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Artificial intelligence is being used to accurately predict women’s childbirth risks

September 2, 2022, 11:50 AM UTC
Portrait of a pregnant woman in front of a red background.
A.I. is taking over the health care world.
Photo by Maki Nakamura

Artificial intelligence models are being used to make labor and pregnancy deliveries safer for mothers and newborns, as A.I. continues to reshape the health care world.

While the number of U.S. childbirths has been steadily declining for years, the rate of complications during labor has been going in the opposite direction. 

The rate of childbirth complications among U.S. mothers rose by more than 14% between 2014 and 2018, according to a 2020 study by the Blue Cross Blue Shield Association. These complications can lead to dangerous long-term consequences for mothers, including lasting trauma, injuries, and an inability to bear children again.

The risks can also be financial in nature, as the social costs of pregnancy and childbirth complications amount to as much as $32.3 billion a year, according to a 2021 report by the Commonwealth Fund.

Now, a new diagnostic model that employs artificial intelligence while mothers are in labor could help protect women from these complications, and give doctors critical information on how to proceed during a potentially dangerous delivery.

The new health care A.I. model was outlined in a study published this week in PLOS One, a peer-reviewed science- and medicine-focused academic journal, by researchers at the Mayo Clinic, a nonprofit U.S. medical research center, who said that the new findings combined with future research could help avoid several dangerous consequences for both women and newborns.

“This is the first step to using algorithms in providing powerful guidance to physicians and midwives as they make critical decisions during the labor process,” Dr. Abimbola Famuyide, an obstetrician and gynecologist with the Mayo Clinic and senior author of the study, said in a statement.

“Once validated within further research, we believe the algorithm will work in real time, meaning every input of new data during an expectant woman’s labor automatically recalculate the risk of adverse outcome. This may help reduce the rate of cesarean delivery, and maternal and neonatal complications,” he added.

Using A.I. to predict labor outcomes

During pregnancy deliveries, women undergo periodic cervical examinations so doctors can determine how the labor is progressing. Many factors are at play during these examinations, and can indicate how an individual mother’s pregnancy is likely to end.

To develop their new labor predictive algorithm, researchers from the Mayo Clinic sourced over 700 of these clinical factors observed during more than 66,000 pregnancy deliveries. These factors were recorded both during initial tests when expectant mothers were admitted as well as during the labor process, and were then stored on a large database.

The researchers’ goal was to use this data to establish an “individualized labor chart” for different patients, as opposed to more generalized approaches. 

“It is very individualized to the person in labor,” Famuyide said, as the designed algorithm takes into account baseline characteristics for each patient, recent clinical assessment, and information gleaned during the labor process itself to provide a real-time individualized risk analysis of specific pregnancies.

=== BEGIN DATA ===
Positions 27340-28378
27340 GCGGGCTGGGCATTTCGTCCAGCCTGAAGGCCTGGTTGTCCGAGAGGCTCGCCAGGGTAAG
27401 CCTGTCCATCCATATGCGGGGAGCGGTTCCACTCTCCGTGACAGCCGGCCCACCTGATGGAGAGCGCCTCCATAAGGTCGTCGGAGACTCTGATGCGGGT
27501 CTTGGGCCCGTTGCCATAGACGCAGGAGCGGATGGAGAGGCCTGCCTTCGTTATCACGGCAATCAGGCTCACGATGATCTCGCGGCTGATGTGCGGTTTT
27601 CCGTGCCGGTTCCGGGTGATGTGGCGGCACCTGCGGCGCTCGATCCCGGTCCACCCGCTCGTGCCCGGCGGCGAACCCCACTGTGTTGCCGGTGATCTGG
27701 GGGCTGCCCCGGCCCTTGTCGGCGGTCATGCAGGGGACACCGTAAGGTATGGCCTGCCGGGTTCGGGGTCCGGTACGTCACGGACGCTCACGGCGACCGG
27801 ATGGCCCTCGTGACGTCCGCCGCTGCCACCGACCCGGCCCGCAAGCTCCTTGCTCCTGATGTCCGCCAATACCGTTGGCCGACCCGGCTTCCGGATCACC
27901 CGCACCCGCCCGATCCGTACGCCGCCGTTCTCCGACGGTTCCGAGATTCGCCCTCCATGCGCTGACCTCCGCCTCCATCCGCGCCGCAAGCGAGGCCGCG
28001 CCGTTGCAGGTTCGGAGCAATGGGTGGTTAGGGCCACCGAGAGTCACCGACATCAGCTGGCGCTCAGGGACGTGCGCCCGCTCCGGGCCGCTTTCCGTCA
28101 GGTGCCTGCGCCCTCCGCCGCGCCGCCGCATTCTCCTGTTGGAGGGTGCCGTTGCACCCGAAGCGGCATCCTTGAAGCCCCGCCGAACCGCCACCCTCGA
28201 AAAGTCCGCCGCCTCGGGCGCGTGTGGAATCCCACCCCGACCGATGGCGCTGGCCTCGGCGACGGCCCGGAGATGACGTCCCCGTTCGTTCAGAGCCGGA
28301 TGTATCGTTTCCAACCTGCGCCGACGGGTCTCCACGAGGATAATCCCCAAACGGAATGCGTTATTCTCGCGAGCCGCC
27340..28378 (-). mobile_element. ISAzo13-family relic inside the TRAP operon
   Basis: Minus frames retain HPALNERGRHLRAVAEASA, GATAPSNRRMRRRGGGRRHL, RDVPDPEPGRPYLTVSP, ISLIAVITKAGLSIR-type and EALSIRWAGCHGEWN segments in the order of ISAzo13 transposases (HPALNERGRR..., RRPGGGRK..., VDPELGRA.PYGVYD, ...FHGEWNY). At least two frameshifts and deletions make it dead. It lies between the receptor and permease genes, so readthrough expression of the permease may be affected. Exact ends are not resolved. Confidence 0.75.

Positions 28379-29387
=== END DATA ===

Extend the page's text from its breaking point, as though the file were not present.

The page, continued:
The resulting algorithm can predict whether a delivery will lead to an “unfavorable labor outcome,” according to the study, ranging from whether the delivery will cause a mother to experience excessive blood loss to if a baby needs to be placed on ventilation care once delivered.

“This dynamic tool may facilitate patient counseling and decision-making and reduce the rate of [cesarean deliveries], maternal, and neonatal complications,” the researchers wrote.

A.I. tech in health care

The Mayo Clinic’s machine learning model for labor outcomes is only the latest example of how A.I. technology is taking over health care.

Artificial intelligence is already leading to big changes in how medical experts detect and diagnose issues, treat diseases, and make decisions, according to a 2017 report by consulting firm PwC. 

The report cited advancements such as an A.I.-powered cancer diagnosis program, which in 2016 was able to detect cancer 30 times as fast as a human doctor and with 99% accuracy. 

Other advancements in the A.I.–health care intersected space have recently come from the Google-sponsored DeepMind project, which for more than a decade has been employing A.I. to conduct scientific research experiments in a number of fields, including health care.

In 2019, DeepMind unveiled a prototype for an A.I. program that can diagnose several eye diseases in approximately 30 seconds using its machine learning algorithm and a trove of relevant data. 

Last year, DeepMind developed software known as AlphaFold that was able to predict the molecular structure of hundreds of thousands of completely distinct proteins, including the vast majority of all the proteins that make up the human body, before publishing its findings in a free-to-use database. The development has been heralded as a massive leap for science, biology, and health care, as AlphaFold is already accelerating the discovery and development times of brand-new drugs and medicines

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